If you’ve ever had to force a smile after you’ve opened a tin of regifted bath salts or you’ve got that one friend or relative who is impossible to buy for, when it comes to giving gifts, some people just have ‘the gift’ and others very much don’t. After all, last year, the first unwanted Christmas present was returned at 7.02am on the big day itself. How does Santa do it?
If your gift for gifts is somehow lacking, follow our tips and you’ll soon be giving St Nick a run for his money.
What makes a good gift?
A gift is something that sparks joy and make people happy. But it doesn’t always have to be something big and sparkly. Here are some alternative ideas:
Fix a problem
Get them a voucher for an osteopath to help sort out their persistent back pain; offer a night’s babysitting; or to walk their dogs while they’re at work.
Make it personal
Whether it’s a cushion with a picture of the happy couple for an engagement party, like these available from Card Factory, or your child’s smiling face on a mug for their grandad, personalised gifts elevate an everyday present.
Unless you know the recipient really well, it’s hard to pick out jewellery or clothes that are to their taste, so practical gifts are always welcome. Think a funky print tote bag, a failsafe corkscrew, a sturdy umbrella or a great pair of headphones.
If budget’s an issue, but you’ve got a bit of time on your hands, a homemade gift is always smilingly received. Frame a photograph that you’ve taken, invite them round for dinner, make a mix-tape or it’s modern-day equivalent, the Spotify playlist.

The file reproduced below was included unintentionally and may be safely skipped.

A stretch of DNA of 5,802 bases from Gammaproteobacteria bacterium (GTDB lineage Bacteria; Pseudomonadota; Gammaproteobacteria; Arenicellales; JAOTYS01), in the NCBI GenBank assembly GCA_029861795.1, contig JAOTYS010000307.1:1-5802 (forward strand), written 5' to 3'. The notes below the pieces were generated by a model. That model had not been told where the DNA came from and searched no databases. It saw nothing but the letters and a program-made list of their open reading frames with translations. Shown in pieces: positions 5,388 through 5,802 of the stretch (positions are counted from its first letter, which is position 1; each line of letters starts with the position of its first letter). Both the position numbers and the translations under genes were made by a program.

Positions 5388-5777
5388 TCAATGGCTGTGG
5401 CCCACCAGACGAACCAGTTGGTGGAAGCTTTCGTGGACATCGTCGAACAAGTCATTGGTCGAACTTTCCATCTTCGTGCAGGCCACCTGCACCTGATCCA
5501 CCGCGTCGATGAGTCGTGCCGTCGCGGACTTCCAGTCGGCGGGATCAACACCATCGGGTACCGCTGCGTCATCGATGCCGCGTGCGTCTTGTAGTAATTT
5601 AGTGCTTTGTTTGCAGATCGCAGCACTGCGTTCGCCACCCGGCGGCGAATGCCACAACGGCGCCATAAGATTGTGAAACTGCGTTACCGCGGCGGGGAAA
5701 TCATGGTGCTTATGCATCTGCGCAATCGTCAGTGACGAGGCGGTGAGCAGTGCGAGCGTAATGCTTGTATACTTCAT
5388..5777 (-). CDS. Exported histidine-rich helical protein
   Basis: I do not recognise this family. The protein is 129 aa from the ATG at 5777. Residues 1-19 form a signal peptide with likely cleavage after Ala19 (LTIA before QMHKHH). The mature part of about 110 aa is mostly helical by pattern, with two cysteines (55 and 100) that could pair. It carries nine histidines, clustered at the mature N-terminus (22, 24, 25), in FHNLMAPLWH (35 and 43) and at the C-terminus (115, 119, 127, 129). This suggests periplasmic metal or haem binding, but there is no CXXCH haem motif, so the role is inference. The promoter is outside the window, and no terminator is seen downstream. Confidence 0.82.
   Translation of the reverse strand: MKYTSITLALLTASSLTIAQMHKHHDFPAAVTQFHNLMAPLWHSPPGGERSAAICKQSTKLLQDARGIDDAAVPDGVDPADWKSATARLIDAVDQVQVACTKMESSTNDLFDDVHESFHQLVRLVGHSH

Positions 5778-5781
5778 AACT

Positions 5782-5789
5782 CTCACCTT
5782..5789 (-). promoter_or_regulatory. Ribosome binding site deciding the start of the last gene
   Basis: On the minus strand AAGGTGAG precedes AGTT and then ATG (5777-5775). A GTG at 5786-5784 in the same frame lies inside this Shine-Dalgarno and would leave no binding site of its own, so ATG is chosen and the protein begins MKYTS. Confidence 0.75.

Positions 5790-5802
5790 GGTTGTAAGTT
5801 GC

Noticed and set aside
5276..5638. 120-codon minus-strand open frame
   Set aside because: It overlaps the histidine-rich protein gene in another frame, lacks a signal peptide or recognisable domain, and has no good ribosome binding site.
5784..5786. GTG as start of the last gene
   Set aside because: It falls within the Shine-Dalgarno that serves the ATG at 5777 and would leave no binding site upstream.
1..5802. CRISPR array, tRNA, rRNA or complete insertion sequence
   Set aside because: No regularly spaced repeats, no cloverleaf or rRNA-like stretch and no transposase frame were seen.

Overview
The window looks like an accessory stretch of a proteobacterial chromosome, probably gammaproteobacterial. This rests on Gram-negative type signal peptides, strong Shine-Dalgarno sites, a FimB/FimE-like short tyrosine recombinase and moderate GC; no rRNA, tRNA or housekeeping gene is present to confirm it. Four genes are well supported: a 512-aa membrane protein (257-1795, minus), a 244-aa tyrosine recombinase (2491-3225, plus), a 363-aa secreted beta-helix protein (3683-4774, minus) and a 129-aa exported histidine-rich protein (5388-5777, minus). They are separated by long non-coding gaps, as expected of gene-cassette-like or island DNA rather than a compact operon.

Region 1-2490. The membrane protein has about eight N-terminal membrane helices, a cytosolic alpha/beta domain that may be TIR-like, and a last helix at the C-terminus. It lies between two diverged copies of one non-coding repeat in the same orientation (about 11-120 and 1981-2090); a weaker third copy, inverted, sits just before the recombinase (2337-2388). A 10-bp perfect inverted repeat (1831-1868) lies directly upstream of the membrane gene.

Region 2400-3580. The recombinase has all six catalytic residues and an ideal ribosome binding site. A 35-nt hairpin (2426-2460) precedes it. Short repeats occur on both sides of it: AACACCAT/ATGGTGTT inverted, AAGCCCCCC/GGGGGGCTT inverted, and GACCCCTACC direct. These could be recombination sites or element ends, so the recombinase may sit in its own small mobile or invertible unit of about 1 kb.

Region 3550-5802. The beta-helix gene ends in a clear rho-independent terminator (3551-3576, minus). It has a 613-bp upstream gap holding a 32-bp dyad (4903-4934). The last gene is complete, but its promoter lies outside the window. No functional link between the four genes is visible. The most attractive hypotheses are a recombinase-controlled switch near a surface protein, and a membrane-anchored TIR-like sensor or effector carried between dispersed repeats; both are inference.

Make a special ‘everyday’ gift
Buying socks is a boring task for most of us. However, a pair of colourful socks as a gift, beautifully wrapped, takes that boring job away from the recipient and will make them smile. Or, frame those prints that they’ve never got round to doing. What about a really good pen, a lovely notebook, colourful tea towels or eco-friendly food wrap?
What doesn’t make a good gift
Things that blow your budget
Spending money you can’t afford on a present will only make the recipient feel in debt to you, and may make them think they have to reciprocate in a similar fashion.
If you see something out of your price range that you know they will like, why not ask family and friends if they’d like to club together instead?
Things that become a burden for the recipient
Will the parents of a young child really appreciate a noisy toy, or a too-big teddy bear for their small bedroom? Likewise, buying presents that need specialist batteries (that you don’t include) or a gift experience that’s 50 miles away and has to be redeemed in a month, all become less of a delight and more of a drag.